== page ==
4 Ways to Reduce Mold Growth in Your House

reduce mold growth

Some houses are better at growing mold than others. And by 'better', of course we mean that these houses grow lots of mold whether or not the owners want them to.

 Mold on the bathroom grout, mold on the window sills. Clothes that constantly smell of mildew if they are left damp or in the washer for any length of time. Even the bread in your house may get moldy way faster than you've seen happen in any other house you've ever lived in. 

This is because there are certain things about a house that make mold grow more or less well. Houses that have these features are more likely to grow mold (on everything) and houses with many mold-friendly features are -- naturally -- more encouraging for mold growth.

The good news is that if you live in an unusually mold-prone house, you can actually improve your house to improve the mold situation. And you don't even have to remodel.

Today, we're here to talk about five ways to strongly discourage mold from growing in your house. No matter how enthusiastically or regularly it seems to crop up.

What Mold Needs to Grow

To understand the battle against mold, first look into what causes mold to grow. Mold is actually a plant that spreads with tiny spores that are dust-sized. Usually too small to see, and there are always millions of them floating in the air. All over the world.

These tiny plant spores need a porous surface to land on and water to drink. They like warm, dark places with moist air and natural fibers to eat. But mold will grow anywhere with enough moisture.

Mold Needs

  • Damp Surfaces
  • Moist Air
  • Porous Surface (fabric, grout, wood, drywall)

Mold Hates

  • Dry Air
  • Soap (bleach)
  • Acid (vinegar or lemon)
  • Sharp Particles (borax)
  • Fungicides (tea tree, cloves, thyme, etc.)


1) Replace Your Bathroom Fan

Bathroom fans are installed when the house is built, and then probably never replaced. But if you've ever owned a desk or floor fan, you know that they eventually get gummy, linty, and wear out. Chances are that your bathroom fan just can't cut it anymore when it comes to carrying steam out of the bathroom to keep the room (and the rest of the house) dry.

Replacing your bathroom fan is a handyman job, but a simple one. With this one upgrade, you can seriously reduce the amount of mold-encouraging moisture in the air. Both in the bathroom and the entire house.

2) Use a Dehumidifier

Of course, sometimes you can't help the fact that your house is humid. You may live in a misty valley or a humid coastal area where there is always a high percentage of water hanging in the local air. Which means you likely share your mold troubles with neighbors who face a similar home-moisture problem.

While you may have found that running the heater or AC can help dry out your air, a dehumidifier is a much more efficient and affordable solution. A dehumidifier is exactly the opposite of a humidifier. Instead of vaporizing water out of a tank, it condenses water out of the air and fills a tank. This pulls moisture directly out of your home air even if humidity is a constant battle in your geographic region.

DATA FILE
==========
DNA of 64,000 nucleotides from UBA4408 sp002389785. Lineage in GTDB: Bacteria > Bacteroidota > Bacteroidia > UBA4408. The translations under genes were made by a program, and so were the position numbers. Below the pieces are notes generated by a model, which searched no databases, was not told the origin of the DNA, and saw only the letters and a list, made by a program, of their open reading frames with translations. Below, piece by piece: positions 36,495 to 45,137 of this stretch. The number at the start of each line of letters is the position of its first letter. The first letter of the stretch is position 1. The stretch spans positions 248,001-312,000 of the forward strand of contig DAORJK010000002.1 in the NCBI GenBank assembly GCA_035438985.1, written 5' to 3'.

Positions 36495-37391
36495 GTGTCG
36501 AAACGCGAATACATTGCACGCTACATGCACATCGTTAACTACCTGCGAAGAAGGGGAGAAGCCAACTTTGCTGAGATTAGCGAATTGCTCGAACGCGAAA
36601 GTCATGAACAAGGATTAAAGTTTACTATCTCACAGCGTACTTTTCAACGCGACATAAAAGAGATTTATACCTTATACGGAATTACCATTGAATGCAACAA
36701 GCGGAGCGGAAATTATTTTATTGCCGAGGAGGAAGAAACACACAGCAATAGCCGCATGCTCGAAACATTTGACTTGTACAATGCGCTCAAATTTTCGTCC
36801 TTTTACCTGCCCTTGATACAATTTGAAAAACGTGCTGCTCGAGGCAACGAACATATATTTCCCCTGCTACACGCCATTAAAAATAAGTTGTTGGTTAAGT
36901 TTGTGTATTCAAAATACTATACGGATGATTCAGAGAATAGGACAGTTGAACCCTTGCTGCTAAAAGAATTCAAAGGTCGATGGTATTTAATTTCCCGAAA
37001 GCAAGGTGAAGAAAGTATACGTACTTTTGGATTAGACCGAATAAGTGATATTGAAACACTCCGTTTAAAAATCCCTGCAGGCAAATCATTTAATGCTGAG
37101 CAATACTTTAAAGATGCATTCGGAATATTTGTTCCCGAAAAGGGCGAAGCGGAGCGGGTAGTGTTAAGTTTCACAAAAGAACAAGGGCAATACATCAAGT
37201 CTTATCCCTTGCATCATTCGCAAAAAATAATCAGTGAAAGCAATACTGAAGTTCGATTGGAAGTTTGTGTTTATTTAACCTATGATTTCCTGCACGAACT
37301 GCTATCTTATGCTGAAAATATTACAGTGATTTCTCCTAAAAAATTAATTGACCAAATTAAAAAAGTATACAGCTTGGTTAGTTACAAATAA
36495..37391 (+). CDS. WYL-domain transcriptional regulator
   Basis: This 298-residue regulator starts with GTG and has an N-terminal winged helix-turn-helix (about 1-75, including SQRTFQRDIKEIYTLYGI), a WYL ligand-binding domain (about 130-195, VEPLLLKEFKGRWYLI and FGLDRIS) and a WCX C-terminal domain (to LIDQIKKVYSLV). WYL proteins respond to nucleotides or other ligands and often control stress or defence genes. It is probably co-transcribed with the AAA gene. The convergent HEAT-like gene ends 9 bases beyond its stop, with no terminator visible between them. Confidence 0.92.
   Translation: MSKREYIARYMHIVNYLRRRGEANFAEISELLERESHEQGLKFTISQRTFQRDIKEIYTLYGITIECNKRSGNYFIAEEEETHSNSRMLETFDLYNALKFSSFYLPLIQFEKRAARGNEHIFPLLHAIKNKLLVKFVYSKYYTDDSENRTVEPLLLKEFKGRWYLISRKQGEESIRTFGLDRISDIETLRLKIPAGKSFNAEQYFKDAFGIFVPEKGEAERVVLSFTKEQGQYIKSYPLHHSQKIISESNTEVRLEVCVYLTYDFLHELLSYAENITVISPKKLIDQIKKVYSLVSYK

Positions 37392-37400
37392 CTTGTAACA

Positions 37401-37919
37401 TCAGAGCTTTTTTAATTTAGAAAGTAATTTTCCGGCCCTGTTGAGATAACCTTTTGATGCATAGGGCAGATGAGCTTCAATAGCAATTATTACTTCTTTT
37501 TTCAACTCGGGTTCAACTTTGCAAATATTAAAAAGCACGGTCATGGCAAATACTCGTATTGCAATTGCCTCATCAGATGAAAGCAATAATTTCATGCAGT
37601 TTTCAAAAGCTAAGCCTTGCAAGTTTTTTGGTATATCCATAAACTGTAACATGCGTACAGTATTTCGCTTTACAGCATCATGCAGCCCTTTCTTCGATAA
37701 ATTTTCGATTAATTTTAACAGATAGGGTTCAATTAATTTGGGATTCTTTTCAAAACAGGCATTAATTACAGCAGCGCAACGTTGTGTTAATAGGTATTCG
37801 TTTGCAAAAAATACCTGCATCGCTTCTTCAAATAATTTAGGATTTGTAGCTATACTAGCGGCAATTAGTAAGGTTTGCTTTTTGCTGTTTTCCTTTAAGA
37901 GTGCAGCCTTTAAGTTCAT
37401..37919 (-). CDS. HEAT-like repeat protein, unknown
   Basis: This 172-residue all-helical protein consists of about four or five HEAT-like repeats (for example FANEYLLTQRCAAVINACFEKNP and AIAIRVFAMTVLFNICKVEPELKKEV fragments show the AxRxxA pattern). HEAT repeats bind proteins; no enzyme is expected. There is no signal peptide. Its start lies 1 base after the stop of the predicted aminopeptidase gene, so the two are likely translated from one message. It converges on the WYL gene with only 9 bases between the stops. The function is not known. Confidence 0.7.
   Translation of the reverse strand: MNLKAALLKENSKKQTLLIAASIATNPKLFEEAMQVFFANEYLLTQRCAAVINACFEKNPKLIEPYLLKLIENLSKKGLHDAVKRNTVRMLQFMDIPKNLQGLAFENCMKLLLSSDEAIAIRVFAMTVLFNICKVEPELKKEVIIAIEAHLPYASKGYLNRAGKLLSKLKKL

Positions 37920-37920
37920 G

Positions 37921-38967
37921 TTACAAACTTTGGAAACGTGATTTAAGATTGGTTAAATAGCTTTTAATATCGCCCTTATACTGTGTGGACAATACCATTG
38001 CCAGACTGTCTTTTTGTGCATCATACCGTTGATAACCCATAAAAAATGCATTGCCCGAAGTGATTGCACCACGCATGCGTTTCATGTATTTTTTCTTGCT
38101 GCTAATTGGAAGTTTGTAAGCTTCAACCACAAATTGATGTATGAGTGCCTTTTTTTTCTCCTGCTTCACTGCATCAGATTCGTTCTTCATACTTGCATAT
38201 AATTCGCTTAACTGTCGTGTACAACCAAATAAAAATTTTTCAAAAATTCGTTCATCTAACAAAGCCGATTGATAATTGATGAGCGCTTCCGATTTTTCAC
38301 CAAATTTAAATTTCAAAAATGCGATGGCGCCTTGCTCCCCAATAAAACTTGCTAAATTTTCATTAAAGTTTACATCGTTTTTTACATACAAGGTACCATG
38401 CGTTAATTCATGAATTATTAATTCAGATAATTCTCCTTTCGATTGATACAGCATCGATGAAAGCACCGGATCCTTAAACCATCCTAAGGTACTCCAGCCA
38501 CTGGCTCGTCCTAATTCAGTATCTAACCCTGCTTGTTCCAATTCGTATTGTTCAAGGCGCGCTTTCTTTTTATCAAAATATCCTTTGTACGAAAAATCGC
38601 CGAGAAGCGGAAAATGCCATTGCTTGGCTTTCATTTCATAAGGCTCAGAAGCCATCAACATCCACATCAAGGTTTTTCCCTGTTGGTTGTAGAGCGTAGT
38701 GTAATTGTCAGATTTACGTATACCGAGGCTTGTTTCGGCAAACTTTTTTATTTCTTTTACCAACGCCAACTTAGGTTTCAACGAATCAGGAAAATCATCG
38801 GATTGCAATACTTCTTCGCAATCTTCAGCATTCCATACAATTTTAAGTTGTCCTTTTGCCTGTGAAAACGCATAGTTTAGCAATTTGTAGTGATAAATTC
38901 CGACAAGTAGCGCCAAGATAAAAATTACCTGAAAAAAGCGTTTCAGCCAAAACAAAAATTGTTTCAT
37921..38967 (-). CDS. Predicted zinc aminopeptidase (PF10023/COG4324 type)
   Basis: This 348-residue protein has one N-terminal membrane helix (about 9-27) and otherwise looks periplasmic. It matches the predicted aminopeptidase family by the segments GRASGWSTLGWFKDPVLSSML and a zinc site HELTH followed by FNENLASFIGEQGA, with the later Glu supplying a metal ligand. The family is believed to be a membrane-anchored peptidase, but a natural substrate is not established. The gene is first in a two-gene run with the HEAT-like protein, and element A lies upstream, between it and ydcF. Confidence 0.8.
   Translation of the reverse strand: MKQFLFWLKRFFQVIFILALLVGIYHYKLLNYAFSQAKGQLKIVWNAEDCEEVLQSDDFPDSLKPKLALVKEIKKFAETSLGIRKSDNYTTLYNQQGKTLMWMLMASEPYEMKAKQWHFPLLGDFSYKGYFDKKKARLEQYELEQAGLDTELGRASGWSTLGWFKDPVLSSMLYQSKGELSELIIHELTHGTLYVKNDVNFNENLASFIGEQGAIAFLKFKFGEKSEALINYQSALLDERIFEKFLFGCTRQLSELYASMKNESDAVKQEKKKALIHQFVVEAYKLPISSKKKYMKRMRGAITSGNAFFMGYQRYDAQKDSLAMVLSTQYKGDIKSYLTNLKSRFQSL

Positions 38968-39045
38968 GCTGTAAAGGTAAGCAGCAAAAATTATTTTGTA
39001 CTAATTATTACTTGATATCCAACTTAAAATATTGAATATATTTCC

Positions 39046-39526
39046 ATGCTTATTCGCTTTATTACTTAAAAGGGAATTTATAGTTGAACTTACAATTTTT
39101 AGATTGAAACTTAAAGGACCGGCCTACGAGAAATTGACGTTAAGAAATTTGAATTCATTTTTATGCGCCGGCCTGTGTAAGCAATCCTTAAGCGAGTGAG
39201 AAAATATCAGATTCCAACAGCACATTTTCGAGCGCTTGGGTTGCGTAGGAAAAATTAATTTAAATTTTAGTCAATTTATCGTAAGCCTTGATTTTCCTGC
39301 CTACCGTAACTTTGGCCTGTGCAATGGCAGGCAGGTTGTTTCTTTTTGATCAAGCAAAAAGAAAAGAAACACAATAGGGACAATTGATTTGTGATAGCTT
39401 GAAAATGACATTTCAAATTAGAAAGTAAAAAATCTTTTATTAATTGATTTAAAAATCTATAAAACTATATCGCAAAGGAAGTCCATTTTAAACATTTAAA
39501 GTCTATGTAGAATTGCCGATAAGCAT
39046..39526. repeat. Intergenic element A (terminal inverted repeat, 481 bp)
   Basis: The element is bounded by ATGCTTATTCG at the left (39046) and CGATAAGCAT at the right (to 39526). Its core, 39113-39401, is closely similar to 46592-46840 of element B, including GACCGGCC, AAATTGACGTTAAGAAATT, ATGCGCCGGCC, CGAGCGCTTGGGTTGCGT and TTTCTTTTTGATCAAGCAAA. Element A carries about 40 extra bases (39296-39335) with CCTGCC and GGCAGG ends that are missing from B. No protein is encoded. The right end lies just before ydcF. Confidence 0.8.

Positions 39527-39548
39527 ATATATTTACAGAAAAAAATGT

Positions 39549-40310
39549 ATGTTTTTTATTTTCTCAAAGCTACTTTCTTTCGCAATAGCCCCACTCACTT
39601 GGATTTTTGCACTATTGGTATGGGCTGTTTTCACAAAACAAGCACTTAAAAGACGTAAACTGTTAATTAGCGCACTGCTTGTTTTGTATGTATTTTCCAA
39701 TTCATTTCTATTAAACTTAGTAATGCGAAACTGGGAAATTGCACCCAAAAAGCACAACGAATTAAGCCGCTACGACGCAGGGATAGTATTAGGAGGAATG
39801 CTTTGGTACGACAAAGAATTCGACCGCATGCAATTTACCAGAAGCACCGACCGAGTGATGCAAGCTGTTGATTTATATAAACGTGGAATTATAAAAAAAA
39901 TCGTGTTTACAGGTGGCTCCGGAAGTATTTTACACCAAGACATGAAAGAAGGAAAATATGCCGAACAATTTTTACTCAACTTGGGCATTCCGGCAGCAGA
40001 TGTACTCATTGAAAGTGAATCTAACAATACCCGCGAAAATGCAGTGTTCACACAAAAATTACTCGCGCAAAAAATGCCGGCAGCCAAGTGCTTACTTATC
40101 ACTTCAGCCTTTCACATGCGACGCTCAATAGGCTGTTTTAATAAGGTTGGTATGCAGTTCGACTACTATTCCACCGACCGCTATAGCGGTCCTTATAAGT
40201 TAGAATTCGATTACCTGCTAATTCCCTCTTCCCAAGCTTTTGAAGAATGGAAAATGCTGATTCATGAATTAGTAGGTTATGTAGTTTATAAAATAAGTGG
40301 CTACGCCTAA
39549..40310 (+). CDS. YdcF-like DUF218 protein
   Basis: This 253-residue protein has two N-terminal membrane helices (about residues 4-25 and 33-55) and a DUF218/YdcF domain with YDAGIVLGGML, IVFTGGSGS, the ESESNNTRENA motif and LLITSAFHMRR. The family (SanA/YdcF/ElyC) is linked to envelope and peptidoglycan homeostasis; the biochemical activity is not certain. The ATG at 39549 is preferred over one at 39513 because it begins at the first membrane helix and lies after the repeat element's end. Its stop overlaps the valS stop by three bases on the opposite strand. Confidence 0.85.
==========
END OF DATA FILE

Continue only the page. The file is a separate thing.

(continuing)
3) Upgrade Your Air Filter

Another part of the problem is the number of mold spores in the air. Each spore has a chance of landing on a moist surface and beginning to grow. Areas with fewer spores in the air also tend to have less of a mold problem. And if any mold is growing in your house, more spores are being released constantly.

Like ambient humidity, you can't stop your local region from having a lot of mold spores. But you can reduce the spores inside your house, and you don't even need a new appliance. Your home already filters the air that is pumped through the air system, even when you are only using the 'vent/fan' setting. But you may be limited by the quality (and age) of your air filter.

Try investing in a new high-quality air filter like the Dust Goblin, which will collect every single mold spore that passes through your AC intake register. Sucking those mold spores right out of your home air so they can't land or grow on a single thing.

4) Vinegar and Borax

Finally, you'll want to scrub away any mold that's still around when you're making these changes. The final way to scare mold away from your home and possessions is to use a combination of vinegar-water and water-soap-borax solutions. Vinegar and borax both kill mold and make it harder for mold to come back to items cleaned with these substances.

Vinegar is a mild acid, which burns the organic mold particles and prevents them from spreading. Borax is a mineral (like calcium or salt) that is very sharp on a molecular level. These sharp little borax crystals pierce the organic cells of mold, killing it. At the same time, borax is also a 'detergent enhancer', which means that it increases the power and sudsiness of soap when used together with soap and water.

So wipe everything down with vinegar or borax solutions and wash everything cloth in the house with a sprinkle of borax added to the detergent. this will help kill mold and keep it gone. If you have a recurring mold problem, use borax and vinegar as part of your regular cleaning routine.


Mold is a scourge to modern households and has been for thousands of years. For as long as we have woven cloth and build houses, mold has tried to eat it down. Which makes sense, it's nature's "cleaning crew" for things like dead trees and plants. Our houses and clothes just also happen to be made of dead trees and plants.

As a sentient, intuitive human, you have the power to fight back against nature's forces of decay and kick mold out of your house once and for all. Even if it keeps wanting to come back. With better ventilation, a powerful air filter, and a new approach to cleaning, you should be mold-free in no time. For more home cleaning and air quality insights, contact us today!